You won’t find many instances of firebrand satires related to the issues related to ethnicity in America. ‘Dear White People’ came as a breath of fresh air in that regard. It won the breakthrough award at the 2014 edition of the Sundance film Festival. In fact, a group named New Black Film Collective came forward and helped the movie get a proper release in the United Kingdom, as they felt that there was a lot in this snappily written feature debut of Justin Simien, for it to deserve a wider audience.
The movie delves into various manifestations of the privileges granted to fair skinned people at a fictional university going by the name Winchester University. The status quo there is challenged each day by a popular campus radio show run by Sam White (played by Tessa Thompson) who delivers a kind of witty and hard-hitting discourse related to the ethnicity issues of the campus. She is one of the four main African-American characters who’re quite interestingly opposed to each other’s social and political agendas. The other three characters are that of Troy (played by Brandon P Bell) who is Dean’s son and is being primed for success, Coco (played by Teyonah Parris) who wants to be a reality TV star and Lionel (played by Tyler James Williams) who’s gay by sexuality and is a budding journalist.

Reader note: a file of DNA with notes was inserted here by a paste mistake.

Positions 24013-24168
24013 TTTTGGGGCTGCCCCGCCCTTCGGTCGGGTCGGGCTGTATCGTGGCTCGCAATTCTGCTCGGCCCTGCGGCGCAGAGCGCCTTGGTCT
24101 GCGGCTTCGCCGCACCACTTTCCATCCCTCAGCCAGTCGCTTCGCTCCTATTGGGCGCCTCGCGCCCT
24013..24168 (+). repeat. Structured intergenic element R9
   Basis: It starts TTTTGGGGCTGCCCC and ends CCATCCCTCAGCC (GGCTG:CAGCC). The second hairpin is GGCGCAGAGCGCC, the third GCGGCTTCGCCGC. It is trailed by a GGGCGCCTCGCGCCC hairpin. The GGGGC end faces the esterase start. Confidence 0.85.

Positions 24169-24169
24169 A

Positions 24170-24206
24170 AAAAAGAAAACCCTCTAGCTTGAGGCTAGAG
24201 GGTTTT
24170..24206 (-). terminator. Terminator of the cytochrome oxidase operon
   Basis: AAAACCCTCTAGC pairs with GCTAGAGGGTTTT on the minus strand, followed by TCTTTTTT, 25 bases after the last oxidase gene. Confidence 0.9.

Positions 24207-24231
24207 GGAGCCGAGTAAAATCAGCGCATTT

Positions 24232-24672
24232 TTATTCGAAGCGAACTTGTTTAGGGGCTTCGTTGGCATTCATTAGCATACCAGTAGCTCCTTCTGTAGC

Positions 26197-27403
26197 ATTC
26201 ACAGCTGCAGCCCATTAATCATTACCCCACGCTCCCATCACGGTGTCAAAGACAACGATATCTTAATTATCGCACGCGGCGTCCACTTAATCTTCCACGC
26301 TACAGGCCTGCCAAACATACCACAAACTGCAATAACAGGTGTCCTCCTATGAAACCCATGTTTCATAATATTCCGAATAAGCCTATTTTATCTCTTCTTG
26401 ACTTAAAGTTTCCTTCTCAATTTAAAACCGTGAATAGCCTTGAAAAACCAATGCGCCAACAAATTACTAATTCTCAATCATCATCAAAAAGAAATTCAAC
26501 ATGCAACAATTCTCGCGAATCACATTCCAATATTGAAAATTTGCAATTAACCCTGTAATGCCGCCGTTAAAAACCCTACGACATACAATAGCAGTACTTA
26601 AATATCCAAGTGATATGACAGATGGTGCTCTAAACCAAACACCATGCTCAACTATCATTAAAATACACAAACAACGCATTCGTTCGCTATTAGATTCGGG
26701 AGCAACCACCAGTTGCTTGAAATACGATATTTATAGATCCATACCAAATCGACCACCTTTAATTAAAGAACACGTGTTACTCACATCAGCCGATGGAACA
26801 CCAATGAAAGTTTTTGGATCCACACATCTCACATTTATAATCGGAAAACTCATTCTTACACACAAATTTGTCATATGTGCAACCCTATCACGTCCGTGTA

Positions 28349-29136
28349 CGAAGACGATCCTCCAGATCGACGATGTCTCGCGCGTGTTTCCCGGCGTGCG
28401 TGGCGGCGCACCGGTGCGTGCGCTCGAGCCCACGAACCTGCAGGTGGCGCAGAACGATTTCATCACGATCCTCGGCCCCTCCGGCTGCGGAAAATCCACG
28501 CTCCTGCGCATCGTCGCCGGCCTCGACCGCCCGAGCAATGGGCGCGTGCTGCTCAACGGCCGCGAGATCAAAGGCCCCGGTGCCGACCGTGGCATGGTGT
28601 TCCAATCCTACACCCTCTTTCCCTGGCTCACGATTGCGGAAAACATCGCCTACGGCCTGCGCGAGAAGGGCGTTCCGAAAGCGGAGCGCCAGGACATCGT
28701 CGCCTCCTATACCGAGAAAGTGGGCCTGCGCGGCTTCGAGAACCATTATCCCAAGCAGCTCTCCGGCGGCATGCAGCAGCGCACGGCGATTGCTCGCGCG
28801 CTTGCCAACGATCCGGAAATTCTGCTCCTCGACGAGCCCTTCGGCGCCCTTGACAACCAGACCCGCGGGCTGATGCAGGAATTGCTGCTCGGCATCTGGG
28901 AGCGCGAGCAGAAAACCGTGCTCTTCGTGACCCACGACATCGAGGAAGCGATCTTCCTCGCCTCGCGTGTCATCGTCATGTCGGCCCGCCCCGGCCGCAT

The writer-director of the movie, Justin Simien has an excellent understanding of arguments and counter arguments, which are picked up from day-to-day life, and presented in a comic yet thought-provoking way. He very well understands that this isn’t an easy moment in the United States of America for someone who is of African-American origin and wants to portray the type of identity that he/she desires to. For instance, you can see a minor gay character greeting a fair skinned group with placating body language and then slowly moving into the company of African-American friends, turning rigidly street-smart.
The film reaches its crescendo via a scandal involving a Blackface themed Halloween party, which is attended mostly by fair skinned students, and then invaded by a dozen of African-American students in anger.
Justin Simien wants to make clear that his work is not an exaggeration of what actually happens every day in American colleges. He doesn’t want ‘Dear White People’ to be compared to something like Spike Lee’s Bamboozled from 2000, which had African-American performers showing their dissent at the commodification of their background and culture. Justin makes it clear that what he shows is the actual stuff that fair skinned people do, and he backs it up by giving pictures of the actual campus parties, during the end credits.
On the whole, it is the performances of Simien’s actors like Thompon and Williams that saves it from coming across merely as a lecture or a discourse. All in all, a must-watch!